Round up for O

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O

It’s round-up time! Here are the entries for O.

Oleander from Sree


Medium: Oil on canvas
Sree sends us Oleander. Oleander is an evergreen shrub, it grows into a small tree and blossoms (clusters or bunches at the end of each branch or shoot) can be various shades of pink, white, cream etc. They have a mild fragrance. The flower is from the genus Nerium.

Orchids from Pooja


Medium: Photography
Pooja, a new participant at Flower Fest, has two pictures of Orchids to share with us. Here’s what she has to say about the flowers, “I think this particular variety is referred to as dendrodium orchids or popularly known as "Singapore" orchids. They are often used in Zen arrangements, but more commonly are used as bouquets for graduation days in United States (maybe at other places too, I have most commonly seen them at graduation ceremonies in US). Many times each stem-tip is individually packaged in a small test-tube shaped container which contains the necessary water and nutrients for the flower. Most likely this is done because the flower and the plant itself is very sensitive to the amount of water given to it.”

Oxalis from Priya


Medium: Watercolor on paper
Priya's entry this time is Oxalis. Oxalis belongs to the Wood Sorrel family. These white, pink or yellow flowers have clover shaped leaves. The flowers are around 2 cms and bloom from June to September. It grows abundantly in the California Redwood Forests. It is a native of South America. These are showy plants and will look good as potted plants.

Oxalis Stricta from Shilpa


Medium: Photography
Shilpa also has Oxalis. Oxalis stricta have tiny yellow flowers that occur in spring and are described as an invasive yard weed. The leaves of the plant are divided into three heart shaped leaflets which close at night and reopen in the morning. The leaves are edible and taste sour as they contain oxalic acid. It is fine when eaten in small quantities but can be harmful when ingested in large quantities. It has a number of common names of which the popular names are Yellow Wood Sorrel and Sour Grass.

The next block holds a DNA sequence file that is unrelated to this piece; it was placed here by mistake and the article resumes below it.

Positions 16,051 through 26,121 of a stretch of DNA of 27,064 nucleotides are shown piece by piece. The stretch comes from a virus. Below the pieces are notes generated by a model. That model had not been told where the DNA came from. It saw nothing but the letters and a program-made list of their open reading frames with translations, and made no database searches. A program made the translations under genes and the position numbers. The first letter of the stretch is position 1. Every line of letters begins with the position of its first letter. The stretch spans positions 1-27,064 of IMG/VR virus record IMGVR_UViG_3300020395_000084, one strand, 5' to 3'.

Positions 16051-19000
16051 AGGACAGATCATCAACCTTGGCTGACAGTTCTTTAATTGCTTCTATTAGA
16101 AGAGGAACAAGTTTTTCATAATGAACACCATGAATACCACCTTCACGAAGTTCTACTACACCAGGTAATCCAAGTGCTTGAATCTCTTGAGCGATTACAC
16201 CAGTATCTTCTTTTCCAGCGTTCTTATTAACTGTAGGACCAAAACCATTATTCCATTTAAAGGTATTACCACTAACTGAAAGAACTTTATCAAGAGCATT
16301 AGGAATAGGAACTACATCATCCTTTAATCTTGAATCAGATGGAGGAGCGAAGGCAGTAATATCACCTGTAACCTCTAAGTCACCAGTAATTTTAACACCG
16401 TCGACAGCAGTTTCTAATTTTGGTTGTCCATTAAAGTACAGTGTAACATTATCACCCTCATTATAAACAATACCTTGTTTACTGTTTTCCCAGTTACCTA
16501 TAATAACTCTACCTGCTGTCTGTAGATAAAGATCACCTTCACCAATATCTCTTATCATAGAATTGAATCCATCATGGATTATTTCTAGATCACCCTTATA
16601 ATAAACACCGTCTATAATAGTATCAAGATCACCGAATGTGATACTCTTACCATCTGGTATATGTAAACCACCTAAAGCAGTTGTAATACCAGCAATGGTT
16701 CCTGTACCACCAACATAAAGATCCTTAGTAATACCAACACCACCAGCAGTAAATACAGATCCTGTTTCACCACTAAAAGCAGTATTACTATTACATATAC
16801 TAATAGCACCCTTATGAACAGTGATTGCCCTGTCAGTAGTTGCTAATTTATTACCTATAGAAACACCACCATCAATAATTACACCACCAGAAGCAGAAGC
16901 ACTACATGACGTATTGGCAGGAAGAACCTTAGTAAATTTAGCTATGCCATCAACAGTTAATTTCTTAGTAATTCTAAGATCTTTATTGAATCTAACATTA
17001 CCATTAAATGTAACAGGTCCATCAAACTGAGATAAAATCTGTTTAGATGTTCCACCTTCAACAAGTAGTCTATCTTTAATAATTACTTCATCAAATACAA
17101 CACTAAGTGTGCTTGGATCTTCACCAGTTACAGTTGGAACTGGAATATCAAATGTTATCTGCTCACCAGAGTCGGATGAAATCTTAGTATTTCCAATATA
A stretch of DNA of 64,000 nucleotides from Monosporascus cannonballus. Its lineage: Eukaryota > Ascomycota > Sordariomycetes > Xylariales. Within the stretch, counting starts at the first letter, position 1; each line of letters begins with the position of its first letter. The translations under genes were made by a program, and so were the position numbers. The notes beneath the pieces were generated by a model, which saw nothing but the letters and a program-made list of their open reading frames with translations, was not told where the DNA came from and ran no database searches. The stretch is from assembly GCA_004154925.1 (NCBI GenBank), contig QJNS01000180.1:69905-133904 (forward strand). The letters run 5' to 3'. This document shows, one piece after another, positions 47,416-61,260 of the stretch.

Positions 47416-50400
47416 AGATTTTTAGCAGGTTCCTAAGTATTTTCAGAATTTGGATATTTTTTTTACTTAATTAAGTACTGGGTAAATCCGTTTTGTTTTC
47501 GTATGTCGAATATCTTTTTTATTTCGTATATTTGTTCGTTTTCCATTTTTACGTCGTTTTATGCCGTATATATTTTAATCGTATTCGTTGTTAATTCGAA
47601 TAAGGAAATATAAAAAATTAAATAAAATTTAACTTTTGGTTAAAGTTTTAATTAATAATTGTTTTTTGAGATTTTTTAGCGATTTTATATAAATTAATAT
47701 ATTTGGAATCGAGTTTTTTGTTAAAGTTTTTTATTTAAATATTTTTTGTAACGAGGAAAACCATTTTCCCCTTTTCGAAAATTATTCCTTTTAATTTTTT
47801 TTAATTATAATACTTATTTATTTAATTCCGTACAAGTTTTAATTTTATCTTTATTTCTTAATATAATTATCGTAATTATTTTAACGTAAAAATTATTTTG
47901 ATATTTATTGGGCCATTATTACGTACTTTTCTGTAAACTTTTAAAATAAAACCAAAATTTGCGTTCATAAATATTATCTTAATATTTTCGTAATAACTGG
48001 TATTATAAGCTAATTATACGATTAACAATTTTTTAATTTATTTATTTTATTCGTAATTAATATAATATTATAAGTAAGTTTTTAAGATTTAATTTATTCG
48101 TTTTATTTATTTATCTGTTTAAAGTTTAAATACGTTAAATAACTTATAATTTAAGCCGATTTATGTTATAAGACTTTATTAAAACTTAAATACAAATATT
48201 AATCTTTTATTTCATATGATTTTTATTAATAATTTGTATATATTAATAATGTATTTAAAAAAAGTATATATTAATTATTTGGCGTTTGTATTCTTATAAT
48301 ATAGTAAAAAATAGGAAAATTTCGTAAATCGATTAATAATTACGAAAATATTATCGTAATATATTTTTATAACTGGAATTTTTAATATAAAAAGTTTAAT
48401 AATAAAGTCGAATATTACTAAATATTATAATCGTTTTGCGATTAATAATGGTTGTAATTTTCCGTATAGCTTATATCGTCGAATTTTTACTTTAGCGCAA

Oxeye Daisy from Mythreyee


Medium: Photography
Mythreyee's entry is from the Daisy family.The Oxeye Daisy is a typical meadow flower, growing in a variety of plant communities such as dry fields, meadows, but also under scrubs, open-canopy forests and waste places. It thrives in a wide range of conditions and prefers heavy and damp soils. It was introduced in parts of North America, Australia and New Zealand, where it is now a common weed displacing native plant species in some areas. It is difficult to control or eradicate, since a new plant can regenerate from rhizome fragments.


I hope you have enjoyed this round-up. If you have entries you would like to send in for O, please do so and we will update the post. We will be moving on to the next letter P soon and hope to see many more contributors. Please refer to the Guidelines mentioned here if you are interested in participating.

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3 comments:

Mythreyee

Wonderful Roundup. Paintings and Photos are amazing. Good Going everybody.

Sigma

Nice collection for "O" !!
I had some photos of that "yellow flower" too ... only now I know it is called O for Oxalis :-)
I am eagerly awaiting round for "P" - I have lots of Pansies :-))

Nature and Me

Shilpa - A clean and fresh round-up!

Sree, Shilpa, Mythreyee and Pooja - very interesting and good contributions.

Sigma - We will see you in the P round.

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